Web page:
He had acted for the first time on stage at the ADC in Cambridge in 1925, and made his first professional appearence as Harlequin in one of Jean Stirling Mackinlay’s matinees at the Rudolf Steiner Hall in 1927. His West End debut came as Hugh Voysey in Granville Barker’s The Voysey Inheritance at the Shaftesbury in 1934.
Goring was rarely at his best in less flamboyant roles on stage. As Romeo opposite Peggy Ashcroft’s Juliet, critics agreed that he was, in his own words, “rather callow and immature”. Before the war he became reliable casting for Shakespeare’s awkward squad — Fortinbras, Macduff, Feste, Osric, Sebastian.
He joined the Army in 1939, but the Foreign Office transferred him to work with Dick Crossman and Hugh Greene in broadcasting to Germany until 1945. Subsequently, his stage career disappointed. His rigid Octavius in Antony and Cleopatra (1953) failed to discover the burgeoning Augustus in the man, while his Angelo in Measure for Measure (1962) emerged as a dehumanised casebook study of a lust-driven ascetic.
In a determined but misjudged effort to display his tragic potential, he brought to London a revival of The Bells (1968), Henry Irving’s great hit. Goring himself also presented and directed this tale of a murderer tortured by his conscience, but both critics and public found his twisted features and huge haunted eyes something less than mesmerising. In later years, he was often seen in touring productions of West End successes.
But while his stage career dwindled, he discovered a world elsewhere. His notable films included The Red Shoes (1948), and supporting parts in vehicles for Dirk Bogarde or David Niven. And soon the huge television audience was noting him with approval. He was reliable, versatile, and always slightly larger than life. As well as the Scarlet Pimpernel he impersonated George V in Thames’s soap opera Edward and Mrs Simpson, but he achieved nationwide fame as the wonder-working mystery man in the BBC’s series The Expert, as a forensic scientist bedecked with with his own red beard, who traced criminals from dust in trouser turn-ups. Goring had to grow his beard again when the series proved popular enough for further episodes to be made.
In later years Goring feared that he would be remembered not for his acting but for his role in the courts fighting Equity. A founder member of the union in 1929, he joined its council in 1949, and was its vice-president from 1963 to 1965 and again from 1975 to 1982. Convinced that politics and art must remain separate, and that Equity had no business dictating to its members in matters of morality or ethics, in the 1970s he took the lead in opposing the influential left-wing group within the union, whose most prominent representatives were probably Vanessa and Corin Redgrave.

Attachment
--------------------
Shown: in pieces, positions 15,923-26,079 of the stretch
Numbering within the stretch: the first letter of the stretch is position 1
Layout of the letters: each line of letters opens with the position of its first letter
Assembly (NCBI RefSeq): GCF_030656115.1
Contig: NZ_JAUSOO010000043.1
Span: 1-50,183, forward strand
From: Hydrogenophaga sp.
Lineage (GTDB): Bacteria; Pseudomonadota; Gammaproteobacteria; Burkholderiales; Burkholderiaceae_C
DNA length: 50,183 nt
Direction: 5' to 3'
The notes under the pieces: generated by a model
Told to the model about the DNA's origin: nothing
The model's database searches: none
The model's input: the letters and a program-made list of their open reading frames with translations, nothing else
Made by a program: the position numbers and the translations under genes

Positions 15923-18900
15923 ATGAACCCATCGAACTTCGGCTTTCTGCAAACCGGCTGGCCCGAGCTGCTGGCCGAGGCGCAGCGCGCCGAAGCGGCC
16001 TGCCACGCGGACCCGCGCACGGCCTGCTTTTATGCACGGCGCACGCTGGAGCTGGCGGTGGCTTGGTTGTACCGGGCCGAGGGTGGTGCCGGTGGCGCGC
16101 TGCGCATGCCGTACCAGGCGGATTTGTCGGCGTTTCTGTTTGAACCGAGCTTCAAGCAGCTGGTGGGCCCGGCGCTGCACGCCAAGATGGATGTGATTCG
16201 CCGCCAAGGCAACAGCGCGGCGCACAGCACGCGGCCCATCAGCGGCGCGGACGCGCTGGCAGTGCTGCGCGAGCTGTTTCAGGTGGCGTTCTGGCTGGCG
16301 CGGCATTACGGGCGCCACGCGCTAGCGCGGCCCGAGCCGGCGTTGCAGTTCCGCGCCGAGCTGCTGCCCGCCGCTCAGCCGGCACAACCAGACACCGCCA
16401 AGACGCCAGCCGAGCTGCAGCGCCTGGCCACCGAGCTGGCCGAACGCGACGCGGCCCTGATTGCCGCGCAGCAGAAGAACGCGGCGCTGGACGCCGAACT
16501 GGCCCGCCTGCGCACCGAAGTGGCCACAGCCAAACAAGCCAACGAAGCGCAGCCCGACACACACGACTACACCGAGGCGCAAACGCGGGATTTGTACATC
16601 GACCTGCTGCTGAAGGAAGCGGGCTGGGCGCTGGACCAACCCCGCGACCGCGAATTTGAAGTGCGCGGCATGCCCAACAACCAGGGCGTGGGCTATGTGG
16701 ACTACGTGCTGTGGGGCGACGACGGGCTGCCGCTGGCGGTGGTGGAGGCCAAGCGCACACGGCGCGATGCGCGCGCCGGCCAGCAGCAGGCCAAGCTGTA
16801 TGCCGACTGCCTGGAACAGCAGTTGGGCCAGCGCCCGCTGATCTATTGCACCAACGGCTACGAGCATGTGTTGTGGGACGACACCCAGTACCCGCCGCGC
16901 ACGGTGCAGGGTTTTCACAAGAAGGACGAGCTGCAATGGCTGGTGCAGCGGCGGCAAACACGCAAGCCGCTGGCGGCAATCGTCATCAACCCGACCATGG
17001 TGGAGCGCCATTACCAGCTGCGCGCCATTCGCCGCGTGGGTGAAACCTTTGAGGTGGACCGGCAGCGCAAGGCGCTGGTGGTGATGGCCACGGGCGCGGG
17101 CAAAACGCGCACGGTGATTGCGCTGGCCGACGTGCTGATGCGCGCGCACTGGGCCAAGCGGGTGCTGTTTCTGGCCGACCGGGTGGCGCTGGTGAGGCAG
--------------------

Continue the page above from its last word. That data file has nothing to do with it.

Through court action Goring managed to quash a plan to send funds to support striking miners, insisting that Equity should be non-political. He took a union resolution backing the withdrawal of troops from Northern Ireland to the Judicial Committee of the House of Lords, who supported his contention that militant minorities should not dictate to the majority. In 1986 he succeeded in his legal challenge to Equity’s ban on actors working in South Africa; but he failed in a subsequent attempt to overturn its boycott of radio and television sales to the apartheid regime, and almost went bankrupt in the process.
If not litigious, Goring enjoyed, half-humourously, being the first to cry “God fordbid” in print; he was an enthusiastic writer of letters to The Times. When not acting, or else skating or riding, he would be snoozing at the Garrick Club until he leapt up to buttonhole a supporter for his latest good cause. With equal enthusiasm he spoke up, loudly, for the freedom of the BBC, or to protect Hampton Court’s lime-trees from the axe, or comedians’ jokes from the plagiarist. He spearheaded a successful battle to stop the demolition of the Shaftesbury Theatre. Nevertheless, his best performances were on the stage, even when they fell a little below what his admirers expected of them. He was appointed CBE for his services to the theatre in 1991.
His first marriage to Mary Westwood Steel, by whom he had a daughter, was dissolved. The second was to Lucie Mannheim, a German refugee actress, who predeceased him in 1976. In 1977 he married his third wife, Prudence FitzGerald, who survives him.